There is a blizzard outside my window and the snow has been falling with a fierce intensity. I can hear a heavy copper art piece on my deck nailed to the wall but shaking like a piece of tissue paper in the 50-mph winds. What to do, what to do. Was supposed to be an evening of pizza and beer at the local bistro but the old Iowan that I am says, stay put.
Jason is cooking, I tell him. Come down that snowy hill and we'll play Scrabble. Every vegetable I have in my fridge is being chopped, sauteed or run through my food processor. Son Jason, executive chef at the restaurant, Leaf, in Boulder, Colorado, acclaimed by Bon Appetit, has graced us with his presence and his artistry in my little kitchen.
He is making a Wellington with puff pastry and a bourdelaise sauce that would make you swear you taste beef. Herbs and sea salt are flying and I am watching an artist at work. This boy has the same talent my mother possessed, the ability to make food sing. How do you do this, I ask, I am so self-conscious in the kitchen, fearing the inevitable mistake and then everyone will be disappointed. "Don't think so much," he answers. Probably good advice for a number of situations.
The majority of a bottle of Merlot goes into one of the pots and I am in love with the smells wafting above my stove. This man is a magician of herbs.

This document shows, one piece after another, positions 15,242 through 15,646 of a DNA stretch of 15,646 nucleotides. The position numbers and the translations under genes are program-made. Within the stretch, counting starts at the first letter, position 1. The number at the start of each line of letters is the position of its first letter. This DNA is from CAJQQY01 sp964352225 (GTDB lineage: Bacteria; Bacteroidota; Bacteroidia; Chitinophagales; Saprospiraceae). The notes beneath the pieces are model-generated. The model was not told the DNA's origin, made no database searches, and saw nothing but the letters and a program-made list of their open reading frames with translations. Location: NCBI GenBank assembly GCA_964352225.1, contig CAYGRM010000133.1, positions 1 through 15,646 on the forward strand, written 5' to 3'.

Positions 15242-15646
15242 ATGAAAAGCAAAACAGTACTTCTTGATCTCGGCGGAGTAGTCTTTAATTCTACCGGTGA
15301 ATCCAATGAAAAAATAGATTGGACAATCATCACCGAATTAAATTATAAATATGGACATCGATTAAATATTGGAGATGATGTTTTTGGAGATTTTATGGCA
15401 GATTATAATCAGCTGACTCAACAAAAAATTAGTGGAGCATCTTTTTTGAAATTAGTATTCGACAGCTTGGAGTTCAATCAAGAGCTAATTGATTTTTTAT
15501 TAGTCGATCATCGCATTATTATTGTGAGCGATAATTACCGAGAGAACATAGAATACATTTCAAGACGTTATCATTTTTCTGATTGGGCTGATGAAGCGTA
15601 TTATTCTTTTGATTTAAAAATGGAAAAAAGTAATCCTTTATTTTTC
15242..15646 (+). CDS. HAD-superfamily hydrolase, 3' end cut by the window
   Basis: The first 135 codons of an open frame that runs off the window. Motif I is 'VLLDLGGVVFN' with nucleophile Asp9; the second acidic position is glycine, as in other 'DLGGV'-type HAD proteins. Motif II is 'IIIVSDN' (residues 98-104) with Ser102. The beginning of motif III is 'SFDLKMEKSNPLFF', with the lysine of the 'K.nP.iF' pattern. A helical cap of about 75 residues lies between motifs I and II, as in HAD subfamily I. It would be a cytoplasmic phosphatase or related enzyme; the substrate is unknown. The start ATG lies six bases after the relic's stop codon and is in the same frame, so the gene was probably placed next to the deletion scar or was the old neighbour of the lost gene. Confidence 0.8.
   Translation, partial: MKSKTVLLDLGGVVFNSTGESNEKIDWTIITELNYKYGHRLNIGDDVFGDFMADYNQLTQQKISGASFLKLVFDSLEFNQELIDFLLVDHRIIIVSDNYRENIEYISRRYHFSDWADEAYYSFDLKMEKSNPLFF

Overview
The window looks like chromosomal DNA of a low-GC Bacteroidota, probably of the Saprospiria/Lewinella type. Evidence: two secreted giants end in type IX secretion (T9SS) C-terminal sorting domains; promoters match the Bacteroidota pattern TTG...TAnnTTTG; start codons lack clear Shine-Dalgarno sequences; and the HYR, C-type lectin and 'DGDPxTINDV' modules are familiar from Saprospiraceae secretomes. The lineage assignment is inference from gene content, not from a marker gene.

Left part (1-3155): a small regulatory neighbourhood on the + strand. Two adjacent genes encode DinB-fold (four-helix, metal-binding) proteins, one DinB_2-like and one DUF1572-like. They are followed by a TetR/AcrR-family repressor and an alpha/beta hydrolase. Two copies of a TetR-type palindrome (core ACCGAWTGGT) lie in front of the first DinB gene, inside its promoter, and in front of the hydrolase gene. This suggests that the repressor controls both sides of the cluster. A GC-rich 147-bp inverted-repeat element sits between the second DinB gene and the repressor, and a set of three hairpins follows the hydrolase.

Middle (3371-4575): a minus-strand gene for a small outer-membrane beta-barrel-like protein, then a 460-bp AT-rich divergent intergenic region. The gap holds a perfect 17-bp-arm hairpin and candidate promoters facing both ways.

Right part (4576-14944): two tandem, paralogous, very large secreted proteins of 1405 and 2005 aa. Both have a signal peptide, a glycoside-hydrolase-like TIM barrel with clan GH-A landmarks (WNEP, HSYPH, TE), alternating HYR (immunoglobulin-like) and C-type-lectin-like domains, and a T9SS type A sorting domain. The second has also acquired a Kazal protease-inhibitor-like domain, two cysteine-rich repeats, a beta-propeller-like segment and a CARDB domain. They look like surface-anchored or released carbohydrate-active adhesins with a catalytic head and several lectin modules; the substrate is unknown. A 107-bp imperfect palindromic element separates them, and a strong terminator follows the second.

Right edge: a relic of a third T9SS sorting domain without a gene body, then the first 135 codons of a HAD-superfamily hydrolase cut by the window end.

Look at this, yes, look at this. Emeril could not have done better. Mashed russets with the skins on, chunky vegetables with zucchini-flavored sauce topped with puff pastry and broccoli, mushrooms, tomatoes, carrots, celery, onions - oh, and there's rosemary, thyme, sage, parsley. Sounds like a Simon and Garfunkel tune.
And here is the reward - Sonny smiling as he piles high his plate with spinach and chickpea salad. There is warm fruit compote dusted with nutmeg and more red wine. All plates are wiped clean and bellies are taut. Sonny attempts four words at the Scrabble game that are not words as proven by my dictionary. I should call him on this, sneaky boy, but he looks so forlorn when I do.